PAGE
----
First, I just have to say thank you all again for your support. This is such an amazing/exciting/terrifying time in our lives and it really does mean so much to have you all cheering us on. It gives us the strength we need on those nights when we’re still baking at four in the morning and those mornings when we just don’t want to get out of bed, and it’s huge. So thank you so, so much. You might not know it, but you really are an incredibly important part of our little lives.
But before I get too mushy (more than I already have) let’s get down to business. Since I haven’t been able to share our journey with you over these past two years, we have a whole lot of catching up to do! Starting with this very important piece. Dough Uprising started with a dream (literally, but that’s a story for another day) but I’m not sure if that dream would have become a reality without the cottage home food industry. It certainly wouldn’t have helped our cause.
In the beginning, we had a name and an idea, but no clue how to put it all into action. We didn’t have much money, so we knew that we needed to start small. We thought of selling at farmer’s markets, and thought that maybe we could license our own kitchen with a few adjustments, but not so much.
In Maryland it’s very tough to have a home kitchen licensed, since it has to be removed from the rest of the house. Basements and guest houses are awesome, but for those of us who live in basement-less townhomes the options are few. Thank goodness for this one little exception.
In ours and in many other states across the country, cottage food laws exist that allow small food businesses to work out of their home kitchen under strict regulations. Prior to getting started with Dough Uprising, we’d never heard of these laws, but learning about them changed our lives.
Different states have different rules and unfortunately, at this time, some places still don’t have these laws at all (you can look up your state’s specifics here), but if you’re thinking about starting your own cottage home food business, these are a few of the more general restrictions you’ll find…
1 // Restrictions that allow production of only “non-potentially hazardous” foods. This keeps everything good and safe, and is understandably very important. “Non-potentially hazardous” means breads and baked goods that don’t need to be refrigerated, but unfortunately no creams, meats, or custards. This is a shame because we have some great custard recipes, but eventually we plan to rent space in a commercial kitchen and expand not only to custards, but to savory pies and quiches as well. We’re thankful to have the chance to get started even if our products are a little limited at first.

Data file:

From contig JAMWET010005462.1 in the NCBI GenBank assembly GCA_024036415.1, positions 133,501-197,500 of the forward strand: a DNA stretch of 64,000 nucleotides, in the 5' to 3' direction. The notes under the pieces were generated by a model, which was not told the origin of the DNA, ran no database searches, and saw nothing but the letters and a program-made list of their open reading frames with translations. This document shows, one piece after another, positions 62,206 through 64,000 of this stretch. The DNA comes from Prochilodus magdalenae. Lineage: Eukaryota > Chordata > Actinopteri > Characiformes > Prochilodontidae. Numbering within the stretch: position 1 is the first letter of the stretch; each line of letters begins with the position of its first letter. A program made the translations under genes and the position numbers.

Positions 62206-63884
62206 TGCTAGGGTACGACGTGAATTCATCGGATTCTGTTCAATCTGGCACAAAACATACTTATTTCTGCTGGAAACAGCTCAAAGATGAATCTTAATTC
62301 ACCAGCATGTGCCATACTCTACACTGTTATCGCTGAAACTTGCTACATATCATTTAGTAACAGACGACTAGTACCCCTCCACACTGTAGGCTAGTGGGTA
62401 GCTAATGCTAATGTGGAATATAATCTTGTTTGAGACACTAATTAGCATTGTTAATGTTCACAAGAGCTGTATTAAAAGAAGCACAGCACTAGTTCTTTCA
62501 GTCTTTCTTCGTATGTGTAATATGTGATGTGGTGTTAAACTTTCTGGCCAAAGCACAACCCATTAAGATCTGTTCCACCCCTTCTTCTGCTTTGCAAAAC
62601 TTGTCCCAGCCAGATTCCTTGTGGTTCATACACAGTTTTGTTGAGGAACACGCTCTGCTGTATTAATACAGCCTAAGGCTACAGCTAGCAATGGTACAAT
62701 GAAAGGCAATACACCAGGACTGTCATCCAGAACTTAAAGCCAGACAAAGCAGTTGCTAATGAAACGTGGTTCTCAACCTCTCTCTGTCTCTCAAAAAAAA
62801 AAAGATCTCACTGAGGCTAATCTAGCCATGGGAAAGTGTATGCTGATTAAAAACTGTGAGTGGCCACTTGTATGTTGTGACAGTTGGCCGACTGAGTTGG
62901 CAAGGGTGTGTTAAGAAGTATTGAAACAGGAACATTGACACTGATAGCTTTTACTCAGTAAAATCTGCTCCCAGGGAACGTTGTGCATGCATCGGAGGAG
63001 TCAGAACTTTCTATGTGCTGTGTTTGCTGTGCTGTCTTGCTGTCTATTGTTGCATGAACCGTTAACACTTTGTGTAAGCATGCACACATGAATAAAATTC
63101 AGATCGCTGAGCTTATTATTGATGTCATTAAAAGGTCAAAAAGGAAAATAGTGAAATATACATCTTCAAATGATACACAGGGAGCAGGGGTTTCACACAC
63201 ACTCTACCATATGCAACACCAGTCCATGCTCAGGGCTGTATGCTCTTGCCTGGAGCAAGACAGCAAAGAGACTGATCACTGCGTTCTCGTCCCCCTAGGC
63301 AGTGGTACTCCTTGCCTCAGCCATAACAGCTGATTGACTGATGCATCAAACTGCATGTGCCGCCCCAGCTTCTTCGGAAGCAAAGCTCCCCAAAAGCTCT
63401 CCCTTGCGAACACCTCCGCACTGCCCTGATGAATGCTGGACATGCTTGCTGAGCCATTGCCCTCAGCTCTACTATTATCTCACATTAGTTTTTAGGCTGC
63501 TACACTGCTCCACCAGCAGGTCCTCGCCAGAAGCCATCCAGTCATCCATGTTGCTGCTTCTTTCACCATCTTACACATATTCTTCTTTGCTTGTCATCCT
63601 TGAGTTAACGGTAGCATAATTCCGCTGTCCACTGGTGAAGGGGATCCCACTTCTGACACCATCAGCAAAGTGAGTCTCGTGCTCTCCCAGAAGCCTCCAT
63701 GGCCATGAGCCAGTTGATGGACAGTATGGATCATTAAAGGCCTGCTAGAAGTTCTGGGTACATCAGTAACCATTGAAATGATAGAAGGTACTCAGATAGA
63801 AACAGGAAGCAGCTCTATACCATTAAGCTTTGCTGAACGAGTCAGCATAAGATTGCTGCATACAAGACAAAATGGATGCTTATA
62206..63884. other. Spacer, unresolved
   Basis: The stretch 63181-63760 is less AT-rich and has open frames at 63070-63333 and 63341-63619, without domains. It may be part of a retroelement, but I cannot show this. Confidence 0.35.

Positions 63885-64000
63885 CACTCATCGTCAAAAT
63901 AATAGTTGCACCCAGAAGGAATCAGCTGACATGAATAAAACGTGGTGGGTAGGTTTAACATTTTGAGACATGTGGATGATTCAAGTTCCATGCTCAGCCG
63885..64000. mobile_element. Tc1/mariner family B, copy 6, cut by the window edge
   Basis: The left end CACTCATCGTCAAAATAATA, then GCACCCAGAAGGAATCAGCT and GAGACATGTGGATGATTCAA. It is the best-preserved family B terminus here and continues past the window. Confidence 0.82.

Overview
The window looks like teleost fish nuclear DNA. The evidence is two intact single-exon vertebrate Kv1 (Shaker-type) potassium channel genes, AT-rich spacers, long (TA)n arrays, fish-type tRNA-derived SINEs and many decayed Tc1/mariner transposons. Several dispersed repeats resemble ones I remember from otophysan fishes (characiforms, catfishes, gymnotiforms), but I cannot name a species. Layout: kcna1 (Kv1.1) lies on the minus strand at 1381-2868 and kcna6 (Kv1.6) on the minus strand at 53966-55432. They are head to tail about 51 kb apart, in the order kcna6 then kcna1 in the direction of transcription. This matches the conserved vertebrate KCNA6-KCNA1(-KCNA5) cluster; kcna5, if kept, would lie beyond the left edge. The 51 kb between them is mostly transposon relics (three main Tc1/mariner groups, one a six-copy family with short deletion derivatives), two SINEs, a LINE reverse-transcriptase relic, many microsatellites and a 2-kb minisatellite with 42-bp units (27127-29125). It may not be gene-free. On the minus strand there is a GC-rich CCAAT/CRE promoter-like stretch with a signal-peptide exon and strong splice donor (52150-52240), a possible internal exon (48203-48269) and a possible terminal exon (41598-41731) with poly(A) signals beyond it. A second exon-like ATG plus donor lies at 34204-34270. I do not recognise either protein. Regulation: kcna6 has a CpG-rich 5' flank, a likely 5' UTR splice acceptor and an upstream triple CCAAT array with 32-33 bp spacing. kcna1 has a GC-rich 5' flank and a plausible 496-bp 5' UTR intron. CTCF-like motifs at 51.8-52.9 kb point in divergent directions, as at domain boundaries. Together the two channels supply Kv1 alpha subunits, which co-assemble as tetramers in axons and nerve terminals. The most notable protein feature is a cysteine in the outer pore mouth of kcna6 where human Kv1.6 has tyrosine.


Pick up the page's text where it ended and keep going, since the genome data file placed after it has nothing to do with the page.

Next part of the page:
2 // Location restrictions. Maryland allows sales only at farmer’s markets. Other states might also allow sales at food stands, events, and even retail locations and restaurants. If we lived just next door in Pennsylvania we’d have a lot more options for sales.
3 // Registration, licensing, and permits. Whereas they have some pretty tight laws in the other two arenas, Maryland is lax on this one. They don’t require any licensing or permit, so it’s very easy to get started. You will need a permit if you’d like to provide samples or slices of your food, however. Since samples are an important part of any food business, this is something we’ve made sure we have.
4 // Limits on total sales. Since these laws are meant to help get small businesses off the ground, some states put limits on the amount of income you can earn as a cottage home business. Maryland’s, for example, is $25,000.
5 // Labeling requirements. Most states require cottage food businesses to provide certain specific information on their labels. This could include a list of ingredients, net weight, the name and address of the business, and a disclosure letting consumers know that the product was manufactured in a home kitchen.
Once we realized we wouldn’t be able to license our own kitchen and there was no way we’d be able to afford to buy or rent one of our own, we thought the requirements above looked pretty darn reasonable. It was the opportunity we needed to get our business off the ground, and learning all about it was the first step that led us to the path we’re on today. Of course we still took it slow and worked on branding and recipe development for a very long time before taking the leap we did last week, but without the ability to start small we’d still be doodling tiny pies on our notebooks, dreaming of somedays to come instead of making it happen today.
If you’re thinking about this yourself, I hope this helps, but if you have questions please feel free to email me — I’m happy to help any way that I can. And you can find more great information on starting a cottage home food business here and here. Of course every state is different, but hey who knows — you might live in one with even better cottage food laws than ours!